Saint of the Day – 15 June – St Vitus (c 290-c 303) – Martyr, One of the Seven Holy Helpers – died age 12–13 in Lucania, modern-day Basilicata, Italy). Patronages – against animal attacks, against dog bites, against epilepsy; epileptics, against lightning, against over-sleeping, against rheumatic chorea or Saint Vitus Dance, against snake bites, against storms, against wild beasts, of actors, comedians, dancers, dogs, Bohemia, Czech Republic, Serbia, 17 cities.
Saint Vitus lived during the joint reigns of two Roman Emperors. The Roman Emperor Maximian, who was Roman Emperor for the Western Empire from 286 to 305 and Diocletian (r.284-305). who mounted some of the fiercest persecutions of the early Church especially in the East of the Roman Empire. This was an extremely dangerous time to adhere to the Christian faith due to persecutions of the Roman Emperors. St Vitus was the son of a Sicilian senator named Hylas. The family adhered to the Pagan Roman Gods but at the age of twelve Vitus converted to Christianity. His father was so furious that he had his son and his associates arrested and whipped. They were released and escaped to Rome. His links with Roman nobility gained Vitus access to the royal court of the Roman Emperor Diocletian. It is said that Vitus cured the son of the Emperor of evil spirits. A sacrifice to the Roman gods was planned in thanks for the cure Vitus was unable to participate due his Christian beliefs and when this emerged he was accused of being a sorcerer and practising magic to effect the cure. He and his friends were arrested and condemned to death in the arena. Legend tells that the wild beasts and lions refused to attack Vitus and he was killed by the terrible fate of being boiled in oil.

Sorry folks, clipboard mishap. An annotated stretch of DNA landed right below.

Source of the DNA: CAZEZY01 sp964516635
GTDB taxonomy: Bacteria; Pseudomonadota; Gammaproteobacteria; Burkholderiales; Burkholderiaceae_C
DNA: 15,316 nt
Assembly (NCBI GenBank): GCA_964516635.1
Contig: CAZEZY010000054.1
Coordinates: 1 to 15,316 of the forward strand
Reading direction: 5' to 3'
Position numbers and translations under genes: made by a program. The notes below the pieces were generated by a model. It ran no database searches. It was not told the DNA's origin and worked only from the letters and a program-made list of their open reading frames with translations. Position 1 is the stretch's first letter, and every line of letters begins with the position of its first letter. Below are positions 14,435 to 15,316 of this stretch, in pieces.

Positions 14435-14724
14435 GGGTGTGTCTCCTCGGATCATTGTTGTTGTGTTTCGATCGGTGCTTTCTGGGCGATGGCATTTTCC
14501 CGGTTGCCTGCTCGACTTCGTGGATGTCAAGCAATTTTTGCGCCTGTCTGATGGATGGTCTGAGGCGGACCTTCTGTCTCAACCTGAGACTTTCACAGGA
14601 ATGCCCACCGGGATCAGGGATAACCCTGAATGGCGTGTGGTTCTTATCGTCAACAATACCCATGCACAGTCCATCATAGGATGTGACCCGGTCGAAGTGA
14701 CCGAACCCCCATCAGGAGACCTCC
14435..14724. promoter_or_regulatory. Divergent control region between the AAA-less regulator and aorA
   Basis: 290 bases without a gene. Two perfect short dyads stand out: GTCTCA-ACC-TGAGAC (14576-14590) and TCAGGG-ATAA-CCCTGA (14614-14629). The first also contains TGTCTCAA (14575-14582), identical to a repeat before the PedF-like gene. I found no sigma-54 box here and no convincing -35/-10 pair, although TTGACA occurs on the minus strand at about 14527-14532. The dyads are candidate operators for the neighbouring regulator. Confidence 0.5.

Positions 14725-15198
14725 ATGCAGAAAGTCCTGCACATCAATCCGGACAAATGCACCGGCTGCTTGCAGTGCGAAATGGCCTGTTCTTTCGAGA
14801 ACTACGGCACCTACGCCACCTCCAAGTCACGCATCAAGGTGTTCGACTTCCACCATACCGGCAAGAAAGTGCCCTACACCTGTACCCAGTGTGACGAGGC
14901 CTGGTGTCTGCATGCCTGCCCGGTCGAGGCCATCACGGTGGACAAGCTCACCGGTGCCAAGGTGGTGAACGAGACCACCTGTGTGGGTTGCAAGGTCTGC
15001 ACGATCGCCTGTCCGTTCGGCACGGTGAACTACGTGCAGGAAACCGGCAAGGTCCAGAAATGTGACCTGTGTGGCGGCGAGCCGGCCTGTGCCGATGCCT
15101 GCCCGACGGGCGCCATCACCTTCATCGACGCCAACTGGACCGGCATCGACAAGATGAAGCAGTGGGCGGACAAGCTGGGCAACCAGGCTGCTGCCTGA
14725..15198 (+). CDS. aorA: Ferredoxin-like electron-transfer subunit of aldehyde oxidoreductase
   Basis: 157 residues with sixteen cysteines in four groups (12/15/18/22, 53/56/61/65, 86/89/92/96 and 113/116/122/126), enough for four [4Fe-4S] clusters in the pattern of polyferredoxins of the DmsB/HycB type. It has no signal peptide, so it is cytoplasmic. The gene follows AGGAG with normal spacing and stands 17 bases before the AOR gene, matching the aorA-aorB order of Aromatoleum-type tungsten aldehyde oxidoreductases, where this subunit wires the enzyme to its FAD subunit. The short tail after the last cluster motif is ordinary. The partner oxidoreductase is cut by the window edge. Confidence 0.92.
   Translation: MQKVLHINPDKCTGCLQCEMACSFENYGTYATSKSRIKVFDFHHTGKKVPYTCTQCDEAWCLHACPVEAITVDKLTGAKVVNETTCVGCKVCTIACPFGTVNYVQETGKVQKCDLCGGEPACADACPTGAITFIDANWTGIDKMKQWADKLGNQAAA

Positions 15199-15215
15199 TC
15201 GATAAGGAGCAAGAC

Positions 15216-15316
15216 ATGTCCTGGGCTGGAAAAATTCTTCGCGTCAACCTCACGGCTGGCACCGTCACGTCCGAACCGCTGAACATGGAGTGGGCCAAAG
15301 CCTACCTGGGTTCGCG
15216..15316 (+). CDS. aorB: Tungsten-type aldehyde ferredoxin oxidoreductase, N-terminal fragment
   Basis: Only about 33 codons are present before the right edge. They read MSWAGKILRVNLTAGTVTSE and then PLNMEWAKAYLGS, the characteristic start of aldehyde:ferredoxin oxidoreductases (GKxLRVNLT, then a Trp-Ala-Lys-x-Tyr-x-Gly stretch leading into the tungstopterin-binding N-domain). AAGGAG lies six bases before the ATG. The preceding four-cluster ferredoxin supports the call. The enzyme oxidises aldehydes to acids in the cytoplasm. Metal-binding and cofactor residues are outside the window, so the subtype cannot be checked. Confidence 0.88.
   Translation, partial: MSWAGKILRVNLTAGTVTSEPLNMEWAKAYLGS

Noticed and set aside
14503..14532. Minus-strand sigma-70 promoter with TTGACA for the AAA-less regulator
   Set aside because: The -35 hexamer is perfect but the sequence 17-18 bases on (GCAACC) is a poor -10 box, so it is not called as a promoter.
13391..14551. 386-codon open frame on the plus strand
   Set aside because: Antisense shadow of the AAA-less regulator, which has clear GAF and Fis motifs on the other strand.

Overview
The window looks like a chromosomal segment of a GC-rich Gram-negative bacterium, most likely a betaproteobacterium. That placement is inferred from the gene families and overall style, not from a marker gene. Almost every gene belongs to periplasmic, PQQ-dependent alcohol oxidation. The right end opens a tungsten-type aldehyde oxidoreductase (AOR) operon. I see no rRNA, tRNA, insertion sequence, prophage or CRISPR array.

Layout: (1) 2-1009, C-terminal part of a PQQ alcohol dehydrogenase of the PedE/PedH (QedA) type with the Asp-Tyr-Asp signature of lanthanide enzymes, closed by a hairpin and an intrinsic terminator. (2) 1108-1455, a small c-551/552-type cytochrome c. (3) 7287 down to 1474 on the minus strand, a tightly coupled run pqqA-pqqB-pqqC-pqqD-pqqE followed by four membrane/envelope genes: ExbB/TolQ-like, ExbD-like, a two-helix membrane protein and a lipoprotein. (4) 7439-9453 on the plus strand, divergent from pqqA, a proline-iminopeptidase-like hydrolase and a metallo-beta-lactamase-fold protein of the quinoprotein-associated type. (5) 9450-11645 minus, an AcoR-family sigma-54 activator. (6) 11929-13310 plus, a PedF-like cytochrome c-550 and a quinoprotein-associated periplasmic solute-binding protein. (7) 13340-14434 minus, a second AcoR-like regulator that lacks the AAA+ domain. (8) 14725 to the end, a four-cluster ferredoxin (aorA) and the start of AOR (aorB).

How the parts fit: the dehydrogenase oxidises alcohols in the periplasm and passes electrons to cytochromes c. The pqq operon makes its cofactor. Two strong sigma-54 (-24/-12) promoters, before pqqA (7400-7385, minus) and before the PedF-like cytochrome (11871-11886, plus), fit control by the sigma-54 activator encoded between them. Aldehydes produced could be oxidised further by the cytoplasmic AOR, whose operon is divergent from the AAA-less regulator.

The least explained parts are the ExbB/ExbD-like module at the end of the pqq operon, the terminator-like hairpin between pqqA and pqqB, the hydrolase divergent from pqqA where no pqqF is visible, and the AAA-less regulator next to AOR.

The veneration of the martyrs spread rapidly in Southern Italy and Sicily, Pope Gregory the Great mentions a monastery dedicated to Vitus in Sicily. The veneration of St. Vitus, the chief saint of the group, also appeared very early at Rome. Pope Gelasius I (492-496) mentions a shrine dedicated to him and at Rome in the seventh century the chapel of a deaconry was dedicated to him.
In 756 AD, it is said that the relics of St. Vitus were brought to the monastery of St-Denis by Abbot Fulrad. They were later presented to Abbot Warin of Corvey in Germany, who solemnly transferred some of them to this abbey in 836. From Corvey the veneration of St Vitus spread throughout Westphalia and in the districts of eastern and northern Germany. His cult grew in Prague, Bohemia when, in 925 A.D., king Henry I of Germany presented as a gift the bones of one hand of St. Vitus to Wenceslaus, Duke of Bohemia. Since then, this relic has been a sacred treasure in the St. Vitus Cathedral in Prague.
Saint Vitus is one of the Fourteen Martyrs who give aid in times of trouble. He is specifically invoked against chorea, which is called St. Vitus Dance.